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Streetfilms Wayback Machine: When Union Square Sucked (Before DOT Fixed It!)

12:01 AM EDT on April 17, 2019

That was then. Photo: Clarence Eckerson Jr.

The Streetfilms archive has some really great footage of just how terrible Manhattan's Union Square was before it was transformed.

In 2005, when I was really starting to dive in to the work that would become Streetfilms, I taped a big community board  meeting about the results of a year-long study on the feasibility of making then-two-way 17th Street into a one-lane roadway with much more room for pedestrians.

The livable streets crowd really thought this would be a big win, but, alas the city Department of Transportation rejected the plan, saying that 17th Street, 19th Street and other nearby streets would suffer an unacceptable drop in "level of service" — as defined by federal guidelines called the Manual for Uniform Traffic Control Devices or MUTCD.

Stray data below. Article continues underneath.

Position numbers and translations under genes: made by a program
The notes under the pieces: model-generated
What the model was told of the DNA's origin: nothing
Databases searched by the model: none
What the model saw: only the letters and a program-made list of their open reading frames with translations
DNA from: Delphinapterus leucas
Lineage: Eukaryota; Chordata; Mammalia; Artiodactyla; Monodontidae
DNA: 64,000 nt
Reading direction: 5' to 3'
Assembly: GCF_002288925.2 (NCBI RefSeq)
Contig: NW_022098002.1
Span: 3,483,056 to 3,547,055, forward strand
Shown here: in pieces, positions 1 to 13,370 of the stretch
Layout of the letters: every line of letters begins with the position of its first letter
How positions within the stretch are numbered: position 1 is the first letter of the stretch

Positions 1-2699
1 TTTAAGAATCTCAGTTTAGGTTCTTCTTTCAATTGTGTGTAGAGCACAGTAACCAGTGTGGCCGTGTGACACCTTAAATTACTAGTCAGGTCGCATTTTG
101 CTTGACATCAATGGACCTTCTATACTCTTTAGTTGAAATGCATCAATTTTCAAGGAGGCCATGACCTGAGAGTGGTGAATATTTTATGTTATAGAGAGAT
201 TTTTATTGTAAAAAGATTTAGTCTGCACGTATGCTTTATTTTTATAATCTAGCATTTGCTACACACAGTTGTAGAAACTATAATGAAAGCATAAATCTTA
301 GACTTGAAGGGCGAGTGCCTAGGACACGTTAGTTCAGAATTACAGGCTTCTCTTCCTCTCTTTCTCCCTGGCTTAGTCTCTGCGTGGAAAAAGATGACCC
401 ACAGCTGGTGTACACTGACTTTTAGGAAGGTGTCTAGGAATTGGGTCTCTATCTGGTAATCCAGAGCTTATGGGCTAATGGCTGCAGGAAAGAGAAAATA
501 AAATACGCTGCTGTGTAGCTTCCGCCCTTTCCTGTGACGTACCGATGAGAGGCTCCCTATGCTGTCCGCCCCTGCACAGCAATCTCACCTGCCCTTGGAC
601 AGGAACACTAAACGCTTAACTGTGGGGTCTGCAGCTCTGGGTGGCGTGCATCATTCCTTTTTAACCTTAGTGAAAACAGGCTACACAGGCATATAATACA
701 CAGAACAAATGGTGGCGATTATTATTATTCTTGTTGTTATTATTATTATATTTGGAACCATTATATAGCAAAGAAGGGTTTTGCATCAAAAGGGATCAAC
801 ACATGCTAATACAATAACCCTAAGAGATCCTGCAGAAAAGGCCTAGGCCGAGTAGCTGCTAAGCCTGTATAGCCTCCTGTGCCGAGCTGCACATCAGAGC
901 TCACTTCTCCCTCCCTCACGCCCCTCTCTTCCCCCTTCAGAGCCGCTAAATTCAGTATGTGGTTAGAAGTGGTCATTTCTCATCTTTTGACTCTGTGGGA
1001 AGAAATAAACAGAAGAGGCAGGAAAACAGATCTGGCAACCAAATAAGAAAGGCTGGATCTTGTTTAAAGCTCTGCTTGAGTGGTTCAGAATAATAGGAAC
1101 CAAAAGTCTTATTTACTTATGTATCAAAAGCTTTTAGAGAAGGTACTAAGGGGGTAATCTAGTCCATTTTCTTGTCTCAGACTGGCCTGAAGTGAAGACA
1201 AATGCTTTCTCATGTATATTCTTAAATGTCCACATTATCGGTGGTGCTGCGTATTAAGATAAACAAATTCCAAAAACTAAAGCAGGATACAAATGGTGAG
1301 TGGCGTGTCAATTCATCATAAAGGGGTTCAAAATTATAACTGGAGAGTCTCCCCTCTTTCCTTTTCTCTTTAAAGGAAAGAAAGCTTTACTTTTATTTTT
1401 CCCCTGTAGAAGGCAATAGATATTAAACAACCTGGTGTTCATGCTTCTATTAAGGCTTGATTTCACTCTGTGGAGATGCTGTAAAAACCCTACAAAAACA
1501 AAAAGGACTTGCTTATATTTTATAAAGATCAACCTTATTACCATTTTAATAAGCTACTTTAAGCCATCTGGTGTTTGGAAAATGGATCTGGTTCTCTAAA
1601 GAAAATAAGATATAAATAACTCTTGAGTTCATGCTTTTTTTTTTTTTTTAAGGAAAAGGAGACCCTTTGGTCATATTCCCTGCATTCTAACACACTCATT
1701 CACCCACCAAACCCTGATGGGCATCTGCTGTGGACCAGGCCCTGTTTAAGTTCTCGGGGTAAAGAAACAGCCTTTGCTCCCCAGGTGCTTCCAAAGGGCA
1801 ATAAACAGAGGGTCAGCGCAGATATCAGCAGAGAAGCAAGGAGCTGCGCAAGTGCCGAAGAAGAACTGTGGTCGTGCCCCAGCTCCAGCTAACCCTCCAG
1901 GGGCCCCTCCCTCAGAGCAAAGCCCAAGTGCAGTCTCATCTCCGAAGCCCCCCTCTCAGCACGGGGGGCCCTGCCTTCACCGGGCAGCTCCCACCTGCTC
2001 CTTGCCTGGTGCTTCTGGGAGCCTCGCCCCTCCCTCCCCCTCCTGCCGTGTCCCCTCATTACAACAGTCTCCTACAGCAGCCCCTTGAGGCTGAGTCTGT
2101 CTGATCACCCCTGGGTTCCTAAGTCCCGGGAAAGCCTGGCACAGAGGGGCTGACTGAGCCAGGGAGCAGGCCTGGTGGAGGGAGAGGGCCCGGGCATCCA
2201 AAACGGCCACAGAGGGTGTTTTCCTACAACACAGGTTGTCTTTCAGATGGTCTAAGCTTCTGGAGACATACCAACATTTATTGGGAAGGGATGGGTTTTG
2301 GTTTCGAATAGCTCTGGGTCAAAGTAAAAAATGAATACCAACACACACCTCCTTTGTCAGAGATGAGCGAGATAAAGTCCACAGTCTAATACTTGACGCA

Of course, "level of service" was defined only by the impact on car drivers. Back then, the MUTCD factored very little for pedestrians and bicyclists and discounted livability. The goal was to move cars along at any cost, a huge complaint of sensible transportation advocates.

Fortunately, New York City changed its approach. DOT Commissioners Janette Sadik-Khan and Polly Trottenberg chipped away at space for vehicles and added two-way protected bike lanes on two sides, pedestrian plazas, a unique ped/bike one-block only section on Union Square West and, yes, extended Union Square northward as was once hoped for all those years ago.

This video look back reveals the danger of relying solely on the MUTCD when evaluating cities and their neighborhood streets. In the end, the real failure of the 2005 DOT decision was the notion that traffic would grow over the following years. In fact, as the city slowly deemphasized Broadway as a through route and removed some parking, it actually became easier to see that predictions of traffic Armageddon were not true.

And even if traffic on some streets did go up a bit, tens of thousands of pedestrians, bicyclists and transit users a much better space today, as the video shows.

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